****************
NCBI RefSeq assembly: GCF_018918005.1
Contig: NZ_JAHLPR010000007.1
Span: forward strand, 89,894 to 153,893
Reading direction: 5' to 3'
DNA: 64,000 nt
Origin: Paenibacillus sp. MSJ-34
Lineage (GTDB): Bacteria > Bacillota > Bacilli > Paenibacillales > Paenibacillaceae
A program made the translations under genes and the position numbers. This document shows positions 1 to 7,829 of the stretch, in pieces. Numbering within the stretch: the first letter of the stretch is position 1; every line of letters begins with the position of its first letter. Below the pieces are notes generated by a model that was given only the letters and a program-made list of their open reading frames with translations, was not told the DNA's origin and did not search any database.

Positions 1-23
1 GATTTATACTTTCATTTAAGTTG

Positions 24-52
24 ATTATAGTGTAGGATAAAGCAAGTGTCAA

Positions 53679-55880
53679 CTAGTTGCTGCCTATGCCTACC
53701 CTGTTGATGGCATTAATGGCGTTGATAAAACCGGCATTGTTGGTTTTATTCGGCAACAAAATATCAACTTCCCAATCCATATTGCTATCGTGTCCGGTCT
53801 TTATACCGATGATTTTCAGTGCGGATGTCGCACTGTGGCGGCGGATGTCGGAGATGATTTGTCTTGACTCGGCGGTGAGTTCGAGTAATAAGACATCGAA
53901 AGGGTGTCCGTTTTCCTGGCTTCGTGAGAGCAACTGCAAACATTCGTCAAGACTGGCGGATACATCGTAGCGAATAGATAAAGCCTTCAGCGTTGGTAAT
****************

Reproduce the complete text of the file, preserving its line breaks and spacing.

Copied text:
NCBI RefSeq assembly: GCF_018918005.1
Contig: NZ_JAHLPR010000007.1
Span: forward strand, 89,894 to 153,893
Reading direction: 5' to 3'
DNA: 64,000 nt
Origin: Paenibacillus sp. MSJ-34
Lineage (GTDB): Bacteria > Bacillota > Bacilli > Paenibacillales > Paenibacillaceae
A program made the translations under genes and the position numbers. This document shows positions 1 to 7,829 of the stretch, in pieces. Numbering within the stretch: the first letter of the stretch is position 1; every line of letters begins with the position of its first letter. Below the pieces are notes generated by a model that was given only the letters and a program-made list of their open reading frames with translations, was not told the DNA's origin and did not search any database.

Positions 1-23
1 GATTTATACTTTCATTTAAGTTG

Positions 24-52
24 ATTATAGTGTAGGATAAAGCAAGTGTCAA

Positions 53679-55880
53679 CTAGTTGCTGCCTATGCCTACC
53701 CTGTTGATGGCATTAATGGCGTTGATAAAACCGGCATTGTTGGTTTTATTCGGCAACAAAATATCAACTTCCCAATCCATATTGCTATCGTGTCCGGTCT
53801 TTATACCGATGATTTTCAGTGCGGATGTCGCACTGTGGCGGCGGATGTCGGAGATGATTTGTCTTGACTCGGCGGTGAGTTCGAGTAATAAGACATCGAA
53901 AGGGTGTCCGTTTTCCTGGCTTCGTGAGAGCAACTGCAAACATTCGTCAAGACTGGCGGATACATCGTAGCGAATAGATAAAGCCTTCAGCGTTGGTAAT